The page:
Euronav doubles down on ammonia fitted tankers

Euronav is proceeding with its fleet rejuvenation programme while pressing ahead with ammonia propulsion developments.

The Belgian tanker giant revealed today it has entered into new contracts for the building of three suezmaxes with Hyundai Heavy Industries (HHI) for $199.2m as well as exercising an option for another ammonia ready VLCC with HHI’s sister yard Hyundai Samho. The ships will deliver in the second half of 2023 and into the first quarter of 2024.

Euronav also detailed a new joint development program with HHI and class societies Lloyd’s Register and DNV to help accelerate the development of dual fuel ammonia fitted tankers.

Euronav’s newbuilds will feature a gradual and increasing degree of readiness to be converted into dual fuel fully fitted ammonia ships at a later stage, while retaining the possibility to convert them into dual fuel LNG vessels if it would make more commercial sense.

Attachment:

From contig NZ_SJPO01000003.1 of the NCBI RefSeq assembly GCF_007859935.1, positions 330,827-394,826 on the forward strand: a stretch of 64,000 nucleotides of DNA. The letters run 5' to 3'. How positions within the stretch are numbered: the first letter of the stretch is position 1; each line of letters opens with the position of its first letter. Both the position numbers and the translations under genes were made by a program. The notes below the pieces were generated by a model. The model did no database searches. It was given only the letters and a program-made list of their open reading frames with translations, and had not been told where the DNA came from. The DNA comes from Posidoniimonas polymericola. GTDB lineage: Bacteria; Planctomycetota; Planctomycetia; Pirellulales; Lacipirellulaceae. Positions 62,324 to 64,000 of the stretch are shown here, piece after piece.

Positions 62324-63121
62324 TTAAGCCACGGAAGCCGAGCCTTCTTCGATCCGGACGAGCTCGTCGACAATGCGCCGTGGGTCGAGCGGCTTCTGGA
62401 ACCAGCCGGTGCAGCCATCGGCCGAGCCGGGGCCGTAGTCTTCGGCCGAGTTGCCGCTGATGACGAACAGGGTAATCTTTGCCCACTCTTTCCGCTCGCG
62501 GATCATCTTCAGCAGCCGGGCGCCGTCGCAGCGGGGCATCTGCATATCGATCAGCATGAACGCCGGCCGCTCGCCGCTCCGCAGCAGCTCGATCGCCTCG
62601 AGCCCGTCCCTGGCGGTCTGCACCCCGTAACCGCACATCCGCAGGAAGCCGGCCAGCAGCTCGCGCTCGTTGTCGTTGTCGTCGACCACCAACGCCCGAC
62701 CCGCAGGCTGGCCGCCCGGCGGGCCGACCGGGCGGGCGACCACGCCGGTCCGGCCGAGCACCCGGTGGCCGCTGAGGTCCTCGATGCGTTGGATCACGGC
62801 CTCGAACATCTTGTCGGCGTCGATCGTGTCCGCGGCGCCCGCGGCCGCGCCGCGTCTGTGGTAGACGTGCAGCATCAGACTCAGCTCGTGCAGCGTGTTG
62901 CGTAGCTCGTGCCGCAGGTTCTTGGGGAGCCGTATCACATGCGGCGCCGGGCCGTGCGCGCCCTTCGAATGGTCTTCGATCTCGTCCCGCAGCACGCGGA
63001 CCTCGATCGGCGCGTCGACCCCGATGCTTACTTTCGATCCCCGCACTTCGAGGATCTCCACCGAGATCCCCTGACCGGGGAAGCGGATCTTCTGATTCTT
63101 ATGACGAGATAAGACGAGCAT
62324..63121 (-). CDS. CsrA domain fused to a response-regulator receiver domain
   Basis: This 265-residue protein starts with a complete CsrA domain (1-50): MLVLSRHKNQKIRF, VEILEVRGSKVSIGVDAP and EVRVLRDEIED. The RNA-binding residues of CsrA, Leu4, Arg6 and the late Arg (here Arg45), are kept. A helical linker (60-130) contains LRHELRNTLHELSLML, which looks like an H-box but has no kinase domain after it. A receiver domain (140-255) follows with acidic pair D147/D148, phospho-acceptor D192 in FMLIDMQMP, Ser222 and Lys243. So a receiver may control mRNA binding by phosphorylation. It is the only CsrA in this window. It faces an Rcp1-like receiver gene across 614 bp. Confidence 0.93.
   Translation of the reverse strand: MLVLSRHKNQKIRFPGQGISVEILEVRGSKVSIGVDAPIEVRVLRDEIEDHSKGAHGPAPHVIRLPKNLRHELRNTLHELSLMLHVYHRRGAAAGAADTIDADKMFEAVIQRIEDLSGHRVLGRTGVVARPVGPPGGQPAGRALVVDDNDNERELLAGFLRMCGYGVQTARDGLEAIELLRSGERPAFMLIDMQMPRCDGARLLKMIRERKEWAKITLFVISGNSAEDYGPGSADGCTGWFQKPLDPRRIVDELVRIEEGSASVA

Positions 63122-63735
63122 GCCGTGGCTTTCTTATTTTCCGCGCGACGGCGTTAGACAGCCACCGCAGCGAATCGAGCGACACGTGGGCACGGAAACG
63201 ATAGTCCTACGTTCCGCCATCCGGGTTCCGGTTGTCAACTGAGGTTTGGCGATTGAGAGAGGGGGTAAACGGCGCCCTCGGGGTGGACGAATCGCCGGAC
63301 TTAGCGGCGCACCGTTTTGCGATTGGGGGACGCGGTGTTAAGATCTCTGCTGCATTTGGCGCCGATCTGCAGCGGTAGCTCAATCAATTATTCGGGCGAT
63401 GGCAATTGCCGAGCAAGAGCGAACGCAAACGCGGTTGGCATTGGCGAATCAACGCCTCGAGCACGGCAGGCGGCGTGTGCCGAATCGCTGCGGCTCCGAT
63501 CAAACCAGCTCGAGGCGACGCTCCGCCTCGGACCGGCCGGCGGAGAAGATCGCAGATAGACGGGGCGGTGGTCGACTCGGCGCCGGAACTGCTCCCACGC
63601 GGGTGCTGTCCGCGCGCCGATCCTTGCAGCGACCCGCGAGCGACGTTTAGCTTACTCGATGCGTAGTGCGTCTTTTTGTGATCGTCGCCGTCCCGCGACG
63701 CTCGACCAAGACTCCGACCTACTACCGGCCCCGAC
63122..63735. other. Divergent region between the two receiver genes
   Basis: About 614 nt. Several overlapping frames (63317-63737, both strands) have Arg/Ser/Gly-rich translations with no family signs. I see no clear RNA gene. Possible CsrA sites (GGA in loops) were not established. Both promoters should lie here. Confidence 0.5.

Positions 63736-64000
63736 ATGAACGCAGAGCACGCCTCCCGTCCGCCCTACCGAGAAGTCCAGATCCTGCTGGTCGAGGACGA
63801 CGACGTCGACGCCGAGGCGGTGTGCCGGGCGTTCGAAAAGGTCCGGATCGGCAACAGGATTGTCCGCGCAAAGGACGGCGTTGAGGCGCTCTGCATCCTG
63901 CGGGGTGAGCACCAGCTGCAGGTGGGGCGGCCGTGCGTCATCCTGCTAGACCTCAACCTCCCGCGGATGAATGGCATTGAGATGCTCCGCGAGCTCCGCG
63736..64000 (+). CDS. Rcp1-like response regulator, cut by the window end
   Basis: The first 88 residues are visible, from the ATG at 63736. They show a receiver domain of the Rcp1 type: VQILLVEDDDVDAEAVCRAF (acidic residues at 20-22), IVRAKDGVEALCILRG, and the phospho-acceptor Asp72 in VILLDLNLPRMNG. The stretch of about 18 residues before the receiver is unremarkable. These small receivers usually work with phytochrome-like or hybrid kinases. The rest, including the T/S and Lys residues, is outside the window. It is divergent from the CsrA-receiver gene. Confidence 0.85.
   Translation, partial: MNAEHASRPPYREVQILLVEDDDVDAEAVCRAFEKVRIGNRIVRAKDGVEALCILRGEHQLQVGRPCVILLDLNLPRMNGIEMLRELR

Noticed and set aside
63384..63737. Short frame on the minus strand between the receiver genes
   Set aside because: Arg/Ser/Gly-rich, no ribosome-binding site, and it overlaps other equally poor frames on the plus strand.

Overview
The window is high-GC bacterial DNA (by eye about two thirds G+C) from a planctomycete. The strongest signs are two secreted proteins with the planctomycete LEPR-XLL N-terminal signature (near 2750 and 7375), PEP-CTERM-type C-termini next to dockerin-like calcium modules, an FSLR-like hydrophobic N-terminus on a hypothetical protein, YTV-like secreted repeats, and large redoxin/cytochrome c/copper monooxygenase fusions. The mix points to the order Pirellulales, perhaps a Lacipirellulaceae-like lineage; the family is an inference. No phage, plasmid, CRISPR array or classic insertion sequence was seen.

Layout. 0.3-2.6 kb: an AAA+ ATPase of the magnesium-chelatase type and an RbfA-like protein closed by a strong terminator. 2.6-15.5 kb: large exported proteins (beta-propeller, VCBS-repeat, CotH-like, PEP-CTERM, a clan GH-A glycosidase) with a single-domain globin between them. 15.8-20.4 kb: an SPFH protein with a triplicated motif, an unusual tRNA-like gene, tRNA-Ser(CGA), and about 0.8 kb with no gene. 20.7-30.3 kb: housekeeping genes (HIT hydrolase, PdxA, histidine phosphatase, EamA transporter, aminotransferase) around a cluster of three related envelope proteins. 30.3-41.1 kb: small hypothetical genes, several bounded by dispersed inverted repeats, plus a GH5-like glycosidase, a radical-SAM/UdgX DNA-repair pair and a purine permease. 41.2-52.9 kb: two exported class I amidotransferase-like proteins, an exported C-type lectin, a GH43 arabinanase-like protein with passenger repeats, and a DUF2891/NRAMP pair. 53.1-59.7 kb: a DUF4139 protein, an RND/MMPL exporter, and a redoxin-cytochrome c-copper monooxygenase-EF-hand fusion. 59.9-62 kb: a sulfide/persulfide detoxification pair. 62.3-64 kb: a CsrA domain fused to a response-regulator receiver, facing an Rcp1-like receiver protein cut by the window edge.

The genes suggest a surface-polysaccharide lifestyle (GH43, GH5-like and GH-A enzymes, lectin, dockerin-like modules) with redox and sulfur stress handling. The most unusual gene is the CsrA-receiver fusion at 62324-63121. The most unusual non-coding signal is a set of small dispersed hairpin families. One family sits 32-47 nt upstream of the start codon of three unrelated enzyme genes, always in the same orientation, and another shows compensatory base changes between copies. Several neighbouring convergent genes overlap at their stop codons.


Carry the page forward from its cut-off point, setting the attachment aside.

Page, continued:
“The flexibility that these vessels offer can only be achieved by being close to the latest technological developments that are constantly coming onto the market. As with any new technology, it is important to understand as much and as early as possible how to operate them in a safe, reliable, and efficient way,” Euronav stated, adding: “Shipping is at the start of an intense period. It needs to apply new technologies, while simultaneously addressing challenging emission reduction objectives and maintaining the highest safety standards.”

The Hugo De Stoop-led company also pointed out that shipbuilding capacity will likely be constrained for the construction of large crude tankers until at least 2025, so the newbuilds contracted this year ought to give the company a competitive advantage.

Sam Chambers

Starting out with the Informa Group in 2000 in Hong Kong, Sam Chambers became editor of Maritime Asia magazine as well as East Asia Editor for the world’s oldest newspaper, Lloyd’s List. In 2005 he pursued a freelance career and wrote for a variety of titles including taking on the role of Asia Editor at Seatrade magazine and China correspondent for Supply Chain Asia. His work has also appeared in The Economist, The New York Times, The Sunday Times and The International Herald Tribune.
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